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08-04-2020, 19:14   #1
Harry Palmr
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Eating plastic for profit

https://www.theguardian.com/environm...ttles-in-hours

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A mutant bacterial enzyme that breaks down plastic bottles for recycling in hours has been created by scientists.

The enzyme, originally discovered in a compost heap of leaves, reduced the bottles to chemical building blocks that were then used to make high-quality new bottles. Existing recycling technologies usually produce plastic only good enough for clothing and carpets.

The company behind the breakthrough, Carbios, said it was aiming for industrial-scale recycling within five years. It has partnered with major companies including Pepsi and L’Oréal to accelerate development. Independent experts called the new enzyme a major advance.
The main point of interest is how PET can be recycled effectively using this method.

Summary article https://www.nature.com/articles/s41586-020-2149-4

Abstract PDF for those who have time and understanding

https://www.nature.com/articles/s415...heguardian.com
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08-07-2020, 17:25   #2
Benny mcc
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Originally Posted by Harry Palmr View Post
https://www.theguardian.com/environm...ttles-in-hours



The main point of interest is how PET can be recycled effectively using this method.

Summary article https://www.nature.com/articles/s41586-020-2149-4

Abstract PDF for those who have time and understanding

https://www.nature.com/articles/s415...heguardian.com
what happens when it gets away on them and takes into eating anything plastic and undermining plastic products. happened with everything else man interferes with
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12-07-2020, 11:22   #3
Markcheese
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Originally Posted by Benny mcc View Post
what happens when it gets away on them and takes into eating anything plastic and undermining plastic products. happened with everything else man interferes with
I'm assuming it works well in specific conditions ..
So humidity ,temperature ,ph ect .. so effectively in a purpose built bio-reactor thingy ...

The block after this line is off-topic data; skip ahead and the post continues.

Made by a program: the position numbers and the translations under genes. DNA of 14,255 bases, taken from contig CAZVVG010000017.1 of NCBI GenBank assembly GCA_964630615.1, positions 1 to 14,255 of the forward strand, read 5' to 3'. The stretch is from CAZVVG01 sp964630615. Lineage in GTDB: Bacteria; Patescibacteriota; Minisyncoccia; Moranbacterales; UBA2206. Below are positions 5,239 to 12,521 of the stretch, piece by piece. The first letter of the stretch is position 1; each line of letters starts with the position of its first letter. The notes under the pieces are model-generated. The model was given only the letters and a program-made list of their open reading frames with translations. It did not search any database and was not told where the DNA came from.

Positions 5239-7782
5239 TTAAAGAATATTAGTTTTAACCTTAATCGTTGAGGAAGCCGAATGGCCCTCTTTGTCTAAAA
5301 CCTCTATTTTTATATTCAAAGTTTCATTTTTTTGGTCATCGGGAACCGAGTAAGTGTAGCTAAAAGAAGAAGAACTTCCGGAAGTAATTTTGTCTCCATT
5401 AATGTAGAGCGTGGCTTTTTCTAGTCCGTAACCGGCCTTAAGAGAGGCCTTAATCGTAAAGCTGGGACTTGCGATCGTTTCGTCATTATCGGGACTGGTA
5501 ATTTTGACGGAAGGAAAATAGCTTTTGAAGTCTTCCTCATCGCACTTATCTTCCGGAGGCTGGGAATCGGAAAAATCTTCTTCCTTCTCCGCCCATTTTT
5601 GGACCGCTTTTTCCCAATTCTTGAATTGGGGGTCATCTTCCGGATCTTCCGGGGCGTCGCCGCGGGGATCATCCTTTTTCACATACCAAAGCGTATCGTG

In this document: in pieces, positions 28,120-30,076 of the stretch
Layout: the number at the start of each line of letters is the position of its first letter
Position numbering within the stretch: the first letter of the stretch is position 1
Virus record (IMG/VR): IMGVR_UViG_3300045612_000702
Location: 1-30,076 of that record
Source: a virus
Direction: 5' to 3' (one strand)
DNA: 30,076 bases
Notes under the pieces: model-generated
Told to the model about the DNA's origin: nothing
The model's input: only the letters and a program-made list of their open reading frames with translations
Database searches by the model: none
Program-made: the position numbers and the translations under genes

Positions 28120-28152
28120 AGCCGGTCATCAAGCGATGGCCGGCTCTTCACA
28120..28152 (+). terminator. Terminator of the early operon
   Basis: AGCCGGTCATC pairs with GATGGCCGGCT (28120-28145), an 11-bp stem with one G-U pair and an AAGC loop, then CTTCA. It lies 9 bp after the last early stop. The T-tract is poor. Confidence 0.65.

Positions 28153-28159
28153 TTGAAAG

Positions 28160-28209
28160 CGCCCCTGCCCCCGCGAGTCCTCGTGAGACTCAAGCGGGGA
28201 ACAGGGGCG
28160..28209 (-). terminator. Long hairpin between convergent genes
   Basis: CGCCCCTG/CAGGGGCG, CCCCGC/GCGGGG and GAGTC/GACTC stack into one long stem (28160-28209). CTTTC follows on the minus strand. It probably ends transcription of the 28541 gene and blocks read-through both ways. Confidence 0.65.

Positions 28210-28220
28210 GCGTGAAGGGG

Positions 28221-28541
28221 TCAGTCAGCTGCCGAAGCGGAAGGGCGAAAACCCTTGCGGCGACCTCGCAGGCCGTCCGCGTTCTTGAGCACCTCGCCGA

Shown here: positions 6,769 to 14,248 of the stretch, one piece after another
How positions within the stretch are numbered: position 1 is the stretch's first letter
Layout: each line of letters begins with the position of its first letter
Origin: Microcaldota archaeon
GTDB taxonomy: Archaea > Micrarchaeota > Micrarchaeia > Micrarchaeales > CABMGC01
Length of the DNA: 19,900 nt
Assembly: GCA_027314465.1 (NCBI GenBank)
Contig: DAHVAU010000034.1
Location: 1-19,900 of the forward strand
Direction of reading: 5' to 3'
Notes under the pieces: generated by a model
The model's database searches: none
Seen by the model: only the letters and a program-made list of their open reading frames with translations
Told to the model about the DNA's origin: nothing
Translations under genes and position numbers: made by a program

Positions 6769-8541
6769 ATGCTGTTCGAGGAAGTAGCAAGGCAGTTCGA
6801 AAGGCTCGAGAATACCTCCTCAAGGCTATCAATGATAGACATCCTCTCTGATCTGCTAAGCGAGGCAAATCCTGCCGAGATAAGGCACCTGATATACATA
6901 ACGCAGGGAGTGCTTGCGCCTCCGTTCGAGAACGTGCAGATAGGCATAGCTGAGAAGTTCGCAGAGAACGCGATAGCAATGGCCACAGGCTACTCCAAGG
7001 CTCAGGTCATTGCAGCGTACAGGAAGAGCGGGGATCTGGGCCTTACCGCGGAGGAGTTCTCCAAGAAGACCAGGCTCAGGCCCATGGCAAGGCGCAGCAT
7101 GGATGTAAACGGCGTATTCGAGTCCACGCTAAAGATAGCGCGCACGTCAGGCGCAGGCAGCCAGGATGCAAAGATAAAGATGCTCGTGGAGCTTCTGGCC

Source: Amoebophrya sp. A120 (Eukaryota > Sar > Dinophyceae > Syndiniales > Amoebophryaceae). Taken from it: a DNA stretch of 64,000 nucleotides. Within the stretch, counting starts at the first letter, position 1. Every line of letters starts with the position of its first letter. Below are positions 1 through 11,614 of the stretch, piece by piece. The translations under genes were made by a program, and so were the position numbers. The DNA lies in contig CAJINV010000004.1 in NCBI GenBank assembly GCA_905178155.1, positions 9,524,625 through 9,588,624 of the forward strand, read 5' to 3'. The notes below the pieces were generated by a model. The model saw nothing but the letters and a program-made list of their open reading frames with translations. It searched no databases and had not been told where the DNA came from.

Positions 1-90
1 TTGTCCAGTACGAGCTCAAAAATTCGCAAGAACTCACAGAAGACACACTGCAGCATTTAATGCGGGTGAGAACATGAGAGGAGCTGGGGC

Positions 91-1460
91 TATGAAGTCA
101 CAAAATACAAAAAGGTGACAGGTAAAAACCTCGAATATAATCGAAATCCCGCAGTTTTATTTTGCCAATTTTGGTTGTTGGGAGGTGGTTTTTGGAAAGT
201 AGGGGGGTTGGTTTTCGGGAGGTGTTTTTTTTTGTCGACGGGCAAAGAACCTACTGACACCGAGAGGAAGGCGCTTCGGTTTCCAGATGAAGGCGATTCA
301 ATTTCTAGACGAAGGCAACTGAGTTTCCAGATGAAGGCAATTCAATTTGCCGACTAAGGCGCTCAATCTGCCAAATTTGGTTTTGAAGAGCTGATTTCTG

They've been talking about these bugs and their development for a good few years now , the sooner they start to make an impact on waste streams the better ...
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29-09-2020, 17:18   #4
is_that_so
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John McGeehan and team are mentioned in the original article and it looks like they too have had a breakthrough.

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Scientists have created a new "super enzyme" that can break down plastic up to six times faster than their previous enzyme.
https://edition.cnn.com/2020/09/29/w...scn/index.html
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30-09-2020, 07:55   #5
Del.Monte
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Without studying this my first reaction is that it's like some Repak inspired nonsense. I know it's nothing to do with Repak but it's like some wheeze that they would come up with.

I don't care how many enzymes eat how much plastic but I don't see it making much difference to the amount of plastic getting into the environment. Plastic bottles, packaging etc. needs to be phased out and in the case of hard plastic (bottles) need to have serious deposits put on them so that throwing them into the countryside is akin to throwing money away.
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01-10-2020, 14:32   #6
Markcheese
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Originally Posted by Del.Monte View Post
Without studying this my first reaction is that it's like some Repak inspired nonsense. I know it's nothing to do with Repak but it's like some wheeze that they would come up with.

I don't care how many enzymes eat how much plastic but I don't see it making much difference to the amount of plastic getting into the environment. Plastic bottles, packaging etc. needs to be phased out and in the case of hard plastic (bottles) need to have serious deposits put on them so that throwing them into the countryside is akin to throwing money away.
Worse than that ,it'll be the economics of it all , it's going to be competing with oil ,and that's cheap ... Your deposit idea , and putting levies on plastic waste to pay for the reprocessing will work , but only really in developed countries ...
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